Knocked off by Frenchwoman Cornet in third round
LONDON — All of a sudden, Serena Williams is failing to stick around for long at Grand Slam tournaments.
Betrayed by her backhand and, more surprisingly, her usually dangerous serve, five-time Wimbledon champion Williams lost to 25thseeded Alize Cornet of France 1- 6, 6-3, 6- 4 Saturday in the third round at the All England Club.
“If I’m not playing a great, great match, these girls, when they play me, they play as if they’re on the ATP Tour, and then they play other girls completely different,” Williams said, rolling her eyes. “It’s never easy being in my shoes.”
It’s her earliest exit at the All England Club since 2005, when she also was beaten in the third round. Williams won the title in 2002, 2003, 2009, 2010 and 2012.
“I don’t know how I did it,” Cornet said. “Just with my heart — and the help of the crowd.”
The No. 1-ranked and No. 1-seeded Williams owns 17 Grand Slam titles, one fewer than Martina Navratilova and Chris Evert, but she now has departed before the quarter-finals at four of the past five majors. There were fourth-round losses at Wimbledon last year and at the Australian Open in January, and a second-round loss at the French Open in May.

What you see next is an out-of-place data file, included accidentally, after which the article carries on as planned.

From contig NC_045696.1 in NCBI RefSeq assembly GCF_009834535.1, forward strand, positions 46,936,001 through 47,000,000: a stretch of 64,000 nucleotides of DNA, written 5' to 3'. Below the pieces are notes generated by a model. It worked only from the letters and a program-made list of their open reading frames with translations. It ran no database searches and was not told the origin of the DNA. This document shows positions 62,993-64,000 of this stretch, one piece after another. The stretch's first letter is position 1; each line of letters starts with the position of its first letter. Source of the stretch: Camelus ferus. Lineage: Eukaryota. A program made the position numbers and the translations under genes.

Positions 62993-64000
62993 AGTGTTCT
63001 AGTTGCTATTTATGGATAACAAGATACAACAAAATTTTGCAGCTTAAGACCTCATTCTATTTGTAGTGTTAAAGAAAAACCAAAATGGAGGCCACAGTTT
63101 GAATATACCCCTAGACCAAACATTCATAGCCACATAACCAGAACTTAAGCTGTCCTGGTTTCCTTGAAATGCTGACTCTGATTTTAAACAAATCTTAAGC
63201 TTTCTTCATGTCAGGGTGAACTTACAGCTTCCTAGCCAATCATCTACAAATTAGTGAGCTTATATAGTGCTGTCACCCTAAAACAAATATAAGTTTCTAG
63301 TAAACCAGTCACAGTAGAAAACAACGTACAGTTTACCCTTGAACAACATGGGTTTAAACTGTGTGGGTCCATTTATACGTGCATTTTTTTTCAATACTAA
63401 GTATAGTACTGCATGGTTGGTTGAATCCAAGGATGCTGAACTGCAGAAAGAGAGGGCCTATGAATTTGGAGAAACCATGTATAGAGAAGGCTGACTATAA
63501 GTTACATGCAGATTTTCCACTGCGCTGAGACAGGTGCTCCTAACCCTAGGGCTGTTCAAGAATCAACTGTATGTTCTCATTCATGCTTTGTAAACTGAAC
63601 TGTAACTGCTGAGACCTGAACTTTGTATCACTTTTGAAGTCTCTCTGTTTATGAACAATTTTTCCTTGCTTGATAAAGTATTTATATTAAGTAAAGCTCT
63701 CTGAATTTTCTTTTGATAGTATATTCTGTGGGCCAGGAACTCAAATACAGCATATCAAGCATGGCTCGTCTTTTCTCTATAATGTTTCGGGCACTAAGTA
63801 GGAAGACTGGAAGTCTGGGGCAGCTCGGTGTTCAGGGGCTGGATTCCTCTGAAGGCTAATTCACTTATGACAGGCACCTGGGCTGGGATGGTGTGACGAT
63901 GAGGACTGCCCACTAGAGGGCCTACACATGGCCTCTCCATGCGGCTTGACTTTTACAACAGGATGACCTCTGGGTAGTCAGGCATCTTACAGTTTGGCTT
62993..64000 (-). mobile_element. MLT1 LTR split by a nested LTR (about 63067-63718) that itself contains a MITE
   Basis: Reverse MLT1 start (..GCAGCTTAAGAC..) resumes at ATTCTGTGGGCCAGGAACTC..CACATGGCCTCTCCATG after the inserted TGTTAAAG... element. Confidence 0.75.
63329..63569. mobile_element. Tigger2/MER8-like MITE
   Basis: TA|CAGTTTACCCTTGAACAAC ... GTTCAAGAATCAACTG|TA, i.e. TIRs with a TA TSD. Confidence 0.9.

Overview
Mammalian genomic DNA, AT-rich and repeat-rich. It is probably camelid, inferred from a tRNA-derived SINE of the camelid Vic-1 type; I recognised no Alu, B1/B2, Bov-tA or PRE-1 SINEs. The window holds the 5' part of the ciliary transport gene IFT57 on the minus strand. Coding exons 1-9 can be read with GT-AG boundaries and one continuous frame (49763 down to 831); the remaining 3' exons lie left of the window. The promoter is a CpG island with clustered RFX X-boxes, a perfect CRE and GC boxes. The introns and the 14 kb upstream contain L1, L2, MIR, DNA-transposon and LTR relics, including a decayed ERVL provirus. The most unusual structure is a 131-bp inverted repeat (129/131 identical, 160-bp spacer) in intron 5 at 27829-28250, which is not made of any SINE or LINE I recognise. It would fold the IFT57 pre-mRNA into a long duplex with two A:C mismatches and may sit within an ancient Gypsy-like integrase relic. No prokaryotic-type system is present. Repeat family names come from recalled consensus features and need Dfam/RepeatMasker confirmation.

“Australia, I just couldn’t play. And Paris I played really bad. Here, I actually thought I played better,” she said. “I’m going to have to watch this film.”
Cornet also beat the 32-year- old American at the Dubai Championships in February. Still, this result was rather unexpected, given their Grand Slam careers. Cornet never had been past the third round at Wimbledon, and she only once before reached a major’s fourth round, in 2009.
Saturday’s match was halted in the third game because of rain. After a delay of about 4 ½ hours, Williams was terrific, reeling off five games to grab the first set.
Things changed dramatically. Cornet began putting shots right where she wanted them, while Williams had trouble finding the mark. Williams wound up with 29 unforced errors, 11 more than Cornet.
“She helped me a little bit,” Cornet said.
Two particular strokes troubled Williams: Her serve let her down repeatedly, with a total of seven double-faults and five breaks; her backhand produced 12 unforced errors.
In the third set, Cornet led 5-2 but was broken serving for the match. On her second chance, she steadied herself, delivering a perfect drop shot on match point.
When Williams netted the response, Cornet pounded her chest with her fist. Then she hopped around Court 1, before kneeling to kiss the grass.
Cornet had been 0-13 against top-20 opponents in Grand Slam matches.
“I don’t really know what I did wrong,” said Williams, whose sister Venus lost Friday. “Usually I do. Usually I know I did this, this, and that.”
It was by far the most significant — and surprising — outcome on a wet day full of starts and stops.
Serena Williams couldn’t serve or hit a backhand Saturday, and the forehand wasn’t great either.